The Future of Refrigerants
The Future of Refrigerants

The Future of Refrigerants

CVW speaks to Carrier Transicold to look at what the recent F-Gas legislation changes mean for the future of refrigerants and what considerations to make when purchasing refrigeration units.

Since January 1 2015, F-Gases have been subject to a strict new EU legislation which aims to significantly reduce emissions from the use of fluorinated gases.

This ‘new’ F-Gas Regulation EU/517/2014 maintains many measures of the previous F-Gas Regulation EC/842/2006, particularly in relation to leak prevention, F-Gas recovery, certification of technicians and selected restrictions on the use and marketing of F-Gases.

However, the latest legislation aims to bring about large reductions in the use of F-Gases and emissions from the use of those fluorinated gases, by progressively phasing down permitted supplies of hydrofluorocarbons (HFCs) into the EU market. In the transport refrigeration sector, this has meant new controls on the use and emissions of HFCs as refrigerants in transport refrigeration units installed on vehicles above 3.5 tonnes.

The legislation covers measures which include:

■ Refrigerant charge is now referred to in terms of CO2 equivalent, rather than kilograms of refrigerant.

■ A planned phase-down to reduce the quantity of CO2 equivalent related to HFCs supplied into the EU, with a 79% cut by 2030.

■ A ban on the intentional release of F- Gases into the atmosphere. Where leaks are detected, repairs must be carried out without undue delay.

■ Refrigerant handling operations on commercial trucks and trailers with a gross vehicle weight of 3.5 tonnes and above, which use HFC refrigerants in their transport refrigeration unit, must be carried out by trained technicians holding an F-Gas handling certificate.

■ A requirement for mandatory leak checks on refrigerated commercial trucks and trailers above a certain threshold. If a leak is detected then it must be repaired without undue delay and the leak test must be repeated within one month to ensure the repair was successful.

■ A requirement for operators of refrigerated commercial trucks and trailers, and service contractors, to keep specified records for five years for each piece of equipment subject to a mandatory leak check.

The future of refrigerants

Scott Dargan, Managing Director of Carrier Transicold Northern Europe & Service EMEAR, believes R452A is only an intermediate mid-term solution. “Carrier’s vision is to develop sustainable alternative transport refrigeration units that would deliver significant benefits to the environment, while being safe and energy efficient in the long-term.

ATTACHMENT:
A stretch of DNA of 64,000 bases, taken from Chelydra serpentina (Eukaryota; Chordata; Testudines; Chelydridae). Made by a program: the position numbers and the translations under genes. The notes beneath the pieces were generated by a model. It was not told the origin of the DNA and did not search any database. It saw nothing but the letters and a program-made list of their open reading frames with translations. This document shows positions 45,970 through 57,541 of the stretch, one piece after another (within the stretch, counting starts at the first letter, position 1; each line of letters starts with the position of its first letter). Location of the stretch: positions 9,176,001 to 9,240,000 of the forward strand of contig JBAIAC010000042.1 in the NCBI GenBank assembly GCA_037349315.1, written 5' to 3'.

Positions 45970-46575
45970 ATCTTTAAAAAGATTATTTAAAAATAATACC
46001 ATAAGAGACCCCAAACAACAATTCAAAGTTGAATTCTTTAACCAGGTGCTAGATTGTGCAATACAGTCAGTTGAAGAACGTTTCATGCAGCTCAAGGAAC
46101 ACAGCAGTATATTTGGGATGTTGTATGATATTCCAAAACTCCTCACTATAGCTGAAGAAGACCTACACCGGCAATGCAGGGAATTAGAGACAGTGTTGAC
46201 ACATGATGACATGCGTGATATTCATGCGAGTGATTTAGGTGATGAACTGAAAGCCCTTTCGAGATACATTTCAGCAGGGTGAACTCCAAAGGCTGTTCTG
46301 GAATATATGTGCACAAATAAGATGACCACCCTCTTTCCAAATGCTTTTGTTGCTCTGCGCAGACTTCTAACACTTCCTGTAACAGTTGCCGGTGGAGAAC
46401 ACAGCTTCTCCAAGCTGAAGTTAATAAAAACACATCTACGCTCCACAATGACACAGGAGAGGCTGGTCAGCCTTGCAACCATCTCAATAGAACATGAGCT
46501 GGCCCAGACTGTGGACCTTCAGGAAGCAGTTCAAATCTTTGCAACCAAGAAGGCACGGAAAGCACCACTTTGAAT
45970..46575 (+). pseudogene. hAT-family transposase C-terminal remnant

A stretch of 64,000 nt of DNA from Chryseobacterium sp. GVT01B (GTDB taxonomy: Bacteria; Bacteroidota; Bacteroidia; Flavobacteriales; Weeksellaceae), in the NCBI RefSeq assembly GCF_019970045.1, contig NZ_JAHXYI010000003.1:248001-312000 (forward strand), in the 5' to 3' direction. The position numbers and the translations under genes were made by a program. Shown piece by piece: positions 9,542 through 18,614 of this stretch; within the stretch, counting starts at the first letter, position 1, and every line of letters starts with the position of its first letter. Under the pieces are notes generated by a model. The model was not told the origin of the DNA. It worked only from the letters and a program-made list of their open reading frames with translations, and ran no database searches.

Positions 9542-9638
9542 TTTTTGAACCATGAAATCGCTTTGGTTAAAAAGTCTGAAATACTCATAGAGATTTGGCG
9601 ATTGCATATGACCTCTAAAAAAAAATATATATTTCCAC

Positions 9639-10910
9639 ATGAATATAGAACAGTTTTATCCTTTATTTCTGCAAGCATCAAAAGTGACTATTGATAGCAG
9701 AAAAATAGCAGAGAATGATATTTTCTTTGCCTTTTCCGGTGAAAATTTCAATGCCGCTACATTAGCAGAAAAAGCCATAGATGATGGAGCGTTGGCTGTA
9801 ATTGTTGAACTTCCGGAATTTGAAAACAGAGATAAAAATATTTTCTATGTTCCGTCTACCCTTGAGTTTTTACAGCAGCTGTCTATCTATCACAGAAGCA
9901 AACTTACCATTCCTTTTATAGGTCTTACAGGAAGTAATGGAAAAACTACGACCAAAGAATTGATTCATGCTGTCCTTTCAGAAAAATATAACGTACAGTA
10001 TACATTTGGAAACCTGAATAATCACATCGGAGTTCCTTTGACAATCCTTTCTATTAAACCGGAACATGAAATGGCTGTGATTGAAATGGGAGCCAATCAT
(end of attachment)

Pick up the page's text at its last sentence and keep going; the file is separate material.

“We are already running customer trials in the UK with units that use the natural refrigerant CO2, known as R744. R744 is a non-flammable and non-ozone depleting refrigerant and has a global warming potential (GWP) of just one – thousands of times lower than traditional refrigerants.”

Sainsbury’s has become the first customer in the world to take delivery of Carrier Transicold’s prototype natural refrigerant trailer unit.

Purchasing considerations

If specifying new transport refrigeration units now, Carrier suggests that R452A might be a solution to help limit the impact of continuing gas price increases that are envisaged for R404A as the HFC phase-down levels become progressively more aggressive. Like others, it already offers R452A as an option on new transport refrigeration units. Plus, Carrier units using R404A can also be retrofitted for R452A with no major component changes required.

Dargan adds: “We also encourage fleets to compare the specification of transport refrigeration units before investing in new equipment, as selecting units which require lower quantities of F-Gas, and using technology proven to significantly reduce the risk of leaks, can have a major impact on the greenhouse gas emissions from their use.”

Improved refrigerant containment offered by Carrier’s E-Drive all-electric technology helps reduce refrigerant leak rates by as much as 55% over conventional belt-driven systems, thanks to features including fewer joints, a hermetic compressor, and copper tubing between the condensing unit and evaporator, instead of flexible hosing. The refrigerant charge in many Carrier units is also as much as 25% lower thanks to the use of micro-channel heat exchanger coils, instead of standard heat exchangers.

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